Radical regulatory changes are still needed for London markets to flourish


It is fair to say that the public markets have seen something of a resurgence over the last 18 months or so.

There have been 40 flotations on AIM since the start of 2021 (compared to a total of 42 in 2018 and 10 in 2019) and the secondary markets have been equally busy.

The potential reasons for this have been well documented over various articles and range from the political certainty resulting from the December 2019 election, the rapid fall of markets in March 2020, the return of the retail investor during Covid and large amounts of liquidity being provided by central banks everywhere.

Next to these specific reasons, some commentators have tentatively raised the possibility that this is a paradigm shift from a gradual erosion of public markets over the last 20 years or so, to now being poised to see a rapid expansion of listed corporates.

Others however see recent flotations and PE activity as simply the last hurrah of an asset bubble caused by ever looser monetary policy with the ever-present needle of inflation and rising rates poised to prick it.

So how should we approach things and, if there is to be an end to the open issuance market, when will it come?

Without wanting to deflate the optimism of my industry and the public markets generally, I am afraid I have little optimism that the last 18 months represents a seismic change in the prevailing winds.

To change this, radical changes are needed to regulation and capital structures.

In the UK, all the factors that favour companies remaining private and the barriers to a flotation remain and in some instances are growing.

The size of a company considering floating is becoming larger due to the structure of funds (liquidity being a key issue) and the ever-growing burden of regulation continuing to promote consolidation in the fund management industry.

Furthermore, the business origination arms of PE are far better resourced than brokers, the approach to capital is more flexible off market, the potential rewards for management teams greater and the ongoing scrutiny less.

Next to this the FCA and others have belatedly decided to tackle a listing regime more appropriate to 1984 and have somehow seized on blank cheque companies and dual share structures as the shot in the arm that the London market needs.

The former is largely an irrelevance to the health of the market (albeit some very successful companies have come from that route in London) and somewhat looks like leaping on a bandwagon a bit late considering the soaring SPAC redemptions currently being seen in the US.

The latter is a welcome step in the right direction but needs building on with an elimination of some of the needless bureaucracy that comes with quoted boards, the curtailing of the influence of institutional voting services on board structures and pay and finally the reinstatement of some of the temporary measures that made capital raising easier during the Covid crisis.

All of these are in the hands of regulators (unfettered by European regulations).

It will take the government to finally tackle the uneven playing field of debt in the capital structures of privately backed companies.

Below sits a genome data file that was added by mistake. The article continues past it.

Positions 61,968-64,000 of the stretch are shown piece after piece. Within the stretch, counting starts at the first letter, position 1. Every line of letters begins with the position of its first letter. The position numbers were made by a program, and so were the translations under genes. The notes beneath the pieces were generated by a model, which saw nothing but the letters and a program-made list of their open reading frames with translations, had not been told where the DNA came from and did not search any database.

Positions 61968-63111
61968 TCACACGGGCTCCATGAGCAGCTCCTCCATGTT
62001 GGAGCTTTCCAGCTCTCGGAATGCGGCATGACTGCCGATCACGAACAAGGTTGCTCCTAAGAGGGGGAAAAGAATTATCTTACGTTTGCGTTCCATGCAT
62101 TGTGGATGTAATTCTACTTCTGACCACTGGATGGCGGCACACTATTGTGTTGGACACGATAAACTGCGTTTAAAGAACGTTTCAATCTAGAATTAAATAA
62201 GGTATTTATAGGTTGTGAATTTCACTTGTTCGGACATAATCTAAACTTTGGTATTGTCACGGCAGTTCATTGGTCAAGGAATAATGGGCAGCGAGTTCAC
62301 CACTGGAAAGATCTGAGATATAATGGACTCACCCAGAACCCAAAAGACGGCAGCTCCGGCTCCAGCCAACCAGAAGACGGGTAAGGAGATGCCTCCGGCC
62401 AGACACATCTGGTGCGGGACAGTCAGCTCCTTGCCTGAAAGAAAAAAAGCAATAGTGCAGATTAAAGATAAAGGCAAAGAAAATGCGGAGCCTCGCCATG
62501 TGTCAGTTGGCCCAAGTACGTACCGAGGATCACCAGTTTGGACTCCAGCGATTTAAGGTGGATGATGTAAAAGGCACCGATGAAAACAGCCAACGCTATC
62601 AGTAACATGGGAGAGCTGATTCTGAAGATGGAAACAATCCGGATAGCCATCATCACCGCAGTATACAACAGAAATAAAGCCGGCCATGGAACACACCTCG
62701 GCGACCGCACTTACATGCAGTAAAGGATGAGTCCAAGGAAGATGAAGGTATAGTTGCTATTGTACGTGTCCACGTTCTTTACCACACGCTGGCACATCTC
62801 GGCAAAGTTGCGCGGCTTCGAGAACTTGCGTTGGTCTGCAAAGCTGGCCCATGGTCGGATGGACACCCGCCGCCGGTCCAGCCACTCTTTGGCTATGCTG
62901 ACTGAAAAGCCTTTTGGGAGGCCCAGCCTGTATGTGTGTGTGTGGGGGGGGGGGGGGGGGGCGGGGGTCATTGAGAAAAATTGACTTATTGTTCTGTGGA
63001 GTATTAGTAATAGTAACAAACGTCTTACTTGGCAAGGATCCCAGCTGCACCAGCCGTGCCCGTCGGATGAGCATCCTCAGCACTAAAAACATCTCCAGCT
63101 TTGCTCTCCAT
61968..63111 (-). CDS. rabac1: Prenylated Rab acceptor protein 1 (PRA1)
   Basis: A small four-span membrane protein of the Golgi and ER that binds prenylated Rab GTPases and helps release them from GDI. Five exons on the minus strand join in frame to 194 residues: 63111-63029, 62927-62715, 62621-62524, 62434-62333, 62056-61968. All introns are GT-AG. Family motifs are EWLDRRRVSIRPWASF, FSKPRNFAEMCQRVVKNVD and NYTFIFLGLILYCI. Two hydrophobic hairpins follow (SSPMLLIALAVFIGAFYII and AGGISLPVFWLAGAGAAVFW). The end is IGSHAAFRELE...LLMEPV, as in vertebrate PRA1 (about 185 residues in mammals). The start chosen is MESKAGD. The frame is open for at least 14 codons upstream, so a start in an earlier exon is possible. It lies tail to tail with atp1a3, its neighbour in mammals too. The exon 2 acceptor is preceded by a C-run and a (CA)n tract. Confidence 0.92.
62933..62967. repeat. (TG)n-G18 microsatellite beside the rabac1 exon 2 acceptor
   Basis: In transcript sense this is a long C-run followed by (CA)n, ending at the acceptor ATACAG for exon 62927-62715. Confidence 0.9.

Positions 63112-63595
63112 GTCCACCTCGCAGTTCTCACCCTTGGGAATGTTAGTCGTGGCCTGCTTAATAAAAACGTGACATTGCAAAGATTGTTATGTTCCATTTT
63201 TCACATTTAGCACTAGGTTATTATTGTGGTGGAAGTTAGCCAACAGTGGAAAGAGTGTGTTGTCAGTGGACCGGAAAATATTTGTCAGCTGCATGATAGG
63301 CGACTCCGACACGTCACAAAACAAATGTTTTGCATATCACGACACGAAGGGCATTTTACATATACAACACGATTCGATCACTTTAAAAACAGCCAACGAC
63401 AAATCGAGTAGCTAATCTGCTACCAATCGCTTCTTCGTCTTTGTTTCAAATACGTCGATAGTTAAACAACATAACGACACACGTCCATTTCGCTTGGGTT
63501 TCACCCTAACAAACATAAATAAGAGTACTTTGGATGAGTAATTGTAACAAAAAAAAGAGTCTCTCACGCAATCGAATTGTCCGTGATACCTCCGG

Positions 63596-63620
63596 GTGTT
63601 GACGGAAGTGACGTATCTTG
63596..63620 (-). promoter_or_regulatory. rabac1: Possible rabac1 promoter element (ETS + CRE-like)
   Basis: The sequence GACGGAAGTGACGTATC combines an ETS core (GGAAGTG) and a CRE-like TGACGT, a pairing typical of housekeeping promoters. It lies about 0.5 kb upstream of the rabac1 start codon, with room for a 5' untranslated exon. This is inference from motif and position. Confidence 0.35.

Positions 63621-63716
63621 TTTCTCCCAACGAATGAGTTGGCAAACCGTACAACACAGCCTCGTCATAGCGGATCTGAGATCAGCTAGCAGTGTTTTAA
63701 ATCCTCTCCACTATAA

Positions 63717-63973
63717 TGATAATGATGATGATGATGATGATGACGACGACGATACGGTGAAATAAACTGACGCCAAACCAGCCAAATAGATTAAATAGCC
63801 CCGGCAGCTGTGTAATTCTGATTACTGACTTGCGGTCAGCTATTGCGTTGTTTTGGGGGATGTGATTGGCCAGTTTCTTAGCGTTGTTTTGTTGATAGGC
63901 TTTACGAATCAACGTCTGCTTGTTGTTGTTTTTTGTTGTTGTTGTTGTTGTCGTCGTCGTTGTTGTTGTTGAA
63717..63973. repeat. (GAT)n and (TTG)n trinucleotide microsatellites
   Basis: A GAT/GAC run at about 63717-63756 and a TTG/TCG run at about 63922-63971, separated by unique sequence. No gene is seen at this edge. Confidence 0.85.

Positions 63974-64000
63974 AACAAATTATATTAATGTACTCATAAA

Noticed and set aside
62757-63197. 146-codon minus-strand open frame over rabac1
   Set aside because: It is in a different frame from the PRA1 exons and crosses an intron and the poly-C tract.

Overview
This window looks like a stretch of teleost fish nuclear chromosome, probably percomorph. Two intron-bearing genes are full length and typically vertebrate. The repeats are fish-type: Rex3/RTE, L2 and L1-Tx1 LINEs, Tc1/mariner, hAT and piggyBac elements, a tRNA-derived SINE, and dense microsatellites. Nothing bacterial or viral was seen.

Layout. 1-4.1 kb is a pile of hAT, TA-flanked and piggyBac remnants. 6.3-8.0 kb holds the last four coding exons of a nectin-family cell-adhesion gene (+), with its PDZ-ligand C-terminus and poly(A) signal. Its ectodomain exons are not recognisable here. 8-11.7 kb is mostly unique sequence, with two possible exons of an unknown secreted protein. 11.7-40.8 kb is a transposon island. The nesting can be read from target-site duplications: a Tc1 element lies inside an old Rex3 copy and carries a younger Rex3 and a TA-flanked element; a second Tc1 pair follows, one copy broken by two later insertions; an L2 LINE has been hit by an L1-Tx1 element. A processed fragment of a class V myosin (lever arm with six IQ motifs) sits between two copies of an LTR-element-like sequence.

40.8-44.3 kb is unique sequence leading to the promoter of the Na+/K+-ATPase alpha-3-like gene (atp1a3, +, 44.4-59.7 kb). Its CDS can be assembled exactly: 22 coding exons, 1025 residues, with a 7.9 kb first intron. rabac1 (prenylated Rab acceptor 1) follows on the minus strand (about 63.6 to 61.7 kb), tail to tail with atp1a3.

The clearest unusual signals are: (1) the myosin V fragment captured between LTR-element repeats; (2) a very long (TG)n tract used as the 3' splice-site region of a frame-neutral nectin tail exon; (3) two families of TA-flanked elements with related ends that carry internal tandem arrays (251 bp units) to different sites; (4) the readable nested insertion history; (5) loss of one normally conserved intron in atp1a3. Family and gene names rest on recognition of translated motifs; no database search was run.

If I am not optimistic about the resurgence of public markets without radical change, I am much more so about the general robustness of valuations and the ability of institutional and retail investors to continue to support good stories.

It is true that there have been large amounts of liquidity provided by central government over the last 18 months and that there was a lot of retail activity over the Covid lockdowns.

Next to that, valuations had been cut by a significant percentage in March 2020 and the FTSE 100 has not recovered to pre pandemic levels, albeit there is a strong argument that this relates to its constituent parts as much as underlying valuation robustness.

A better example for the UK would be the FTSE 250 which currently trades on a forward multiple of 25x and a yield of 1.8% which don’t look particularly challenging.

More importantly UK domestic stocks don’t feel as if they are supported by irrational hope or that there are areas of the market where assets are valued on the greater fool theory rather than fundamentals (apart from Bitcoin potentially but that is a whole different debate!).

What is most interesting about current issuance is that it is dominated by companies that the market has not had great exposure to in recent times, such as deep tech companies, high growth B2C businesses and challenger technologies.

There are also many who are only now in a position to execute on strategies that have withstood the tests of Brexit uncertainty and Covid.

As well as inflows, this is also being funded by the steady drumbeat of private equity bidding for more established businesses that can be more easily geared in private and potentially transformed and recycled.

Interestingly the market can keep exposure to these with the sudden trend for PE funds and their managers to list themselves.

Of course, the cycle has not been abolished and this issuance market will come to an end.

The question is what will cause it and will it also cause a wider market sell-off (1987, 2002. 2008).

In the short term a new Covid variant, a UK energy crisis, an unexpected interest rate rises to tackle inflation or further supply side shocks are all good candidates to knock the market and cause nervousness.

The reasons for the eventual turn will be myriad and unfortunately will likely only be clear with hindsight.

What is clear right now is that the public markets remain open and welcoming for high growth businesses seeking funds for expansion and that is a good sign.


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